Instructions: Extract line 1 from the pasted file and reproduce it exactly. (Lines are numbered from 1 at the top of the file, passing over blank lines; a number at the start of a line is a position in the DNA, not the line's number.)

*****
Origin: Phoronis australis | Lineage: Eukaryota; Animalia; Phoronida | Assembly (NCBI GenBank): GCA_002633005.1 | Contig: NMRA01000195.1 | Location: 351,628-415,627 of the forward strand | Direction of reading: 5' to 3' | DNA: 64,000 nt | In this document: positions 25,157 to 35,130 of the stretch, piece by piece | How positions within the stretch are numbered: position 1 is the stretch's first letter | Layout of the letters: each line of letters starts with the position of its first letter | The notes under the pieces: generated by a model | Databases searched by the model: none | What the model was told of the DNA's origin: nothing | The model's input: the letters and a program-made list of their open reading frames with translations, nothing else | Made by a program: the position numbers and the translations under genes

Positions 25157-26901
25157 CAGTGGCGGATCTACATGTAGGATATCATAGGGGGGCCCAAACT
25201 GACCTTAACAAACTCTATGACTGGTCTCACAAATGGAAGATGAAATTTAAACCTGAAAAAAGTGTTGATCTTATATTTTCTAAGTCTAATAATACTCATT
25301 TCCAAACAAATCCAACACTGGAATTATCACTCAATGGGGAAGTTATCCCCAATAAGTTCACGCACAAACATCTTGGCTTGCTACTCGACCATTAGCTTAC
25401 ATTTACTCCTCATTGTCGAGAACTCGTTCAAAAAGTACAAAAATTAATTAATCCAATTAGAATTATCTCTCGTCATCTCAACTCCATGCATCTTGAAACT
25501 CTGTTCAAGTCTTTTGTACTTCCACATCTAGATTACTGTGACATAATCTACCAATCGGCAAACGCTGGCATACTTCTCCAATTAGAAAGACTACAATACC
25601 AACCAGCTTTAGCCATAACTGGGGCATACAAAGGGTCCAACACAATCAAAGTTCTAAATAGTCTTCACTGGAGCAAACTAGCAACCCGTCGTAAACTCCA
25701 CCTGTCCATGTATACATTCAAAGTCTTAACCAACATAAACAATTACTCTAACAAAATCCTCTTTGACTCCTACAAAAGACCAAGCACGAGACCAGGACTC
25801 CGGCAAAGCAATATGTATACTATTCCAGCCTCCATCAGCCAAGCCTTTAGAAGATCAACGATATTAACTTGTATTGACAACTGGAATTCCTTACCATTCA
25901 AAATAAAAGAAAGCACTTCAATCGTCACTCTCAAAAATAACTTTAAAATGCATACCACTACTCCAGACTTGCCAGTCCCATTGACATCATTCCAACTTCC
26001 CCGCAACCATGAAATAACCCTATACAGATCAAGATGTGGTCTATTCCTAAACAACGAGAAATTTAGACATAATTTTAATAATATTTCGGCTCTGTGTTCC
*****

Origin: Phoronis australis | Lineage: Eukaryota; Animalia; Phoronida | Assembly (NCBI GenBank): GCA_002633005.1 | Contig: NMRA01000195.1 | Location: 351,628-415,627 of the forward strand | Direction of reading: 5' to 3' | DNA: 64,000 nt | In this document: positions 25,157 to 35,130 of the stretch, piece by piece | How positions within the stretch are numbered: position 1 is the stretch's first letter | Layout of the letters: each line of letters starts with the position of its first letter | The notes under the pieces: generated by a model | Databases searched by the model: none | What the model was told of the DNA's origin: nothing | The model's input: the letters and a program-made list of their open reading frames with translations, nothing else | Made by a program: the position numbers and the translations under genes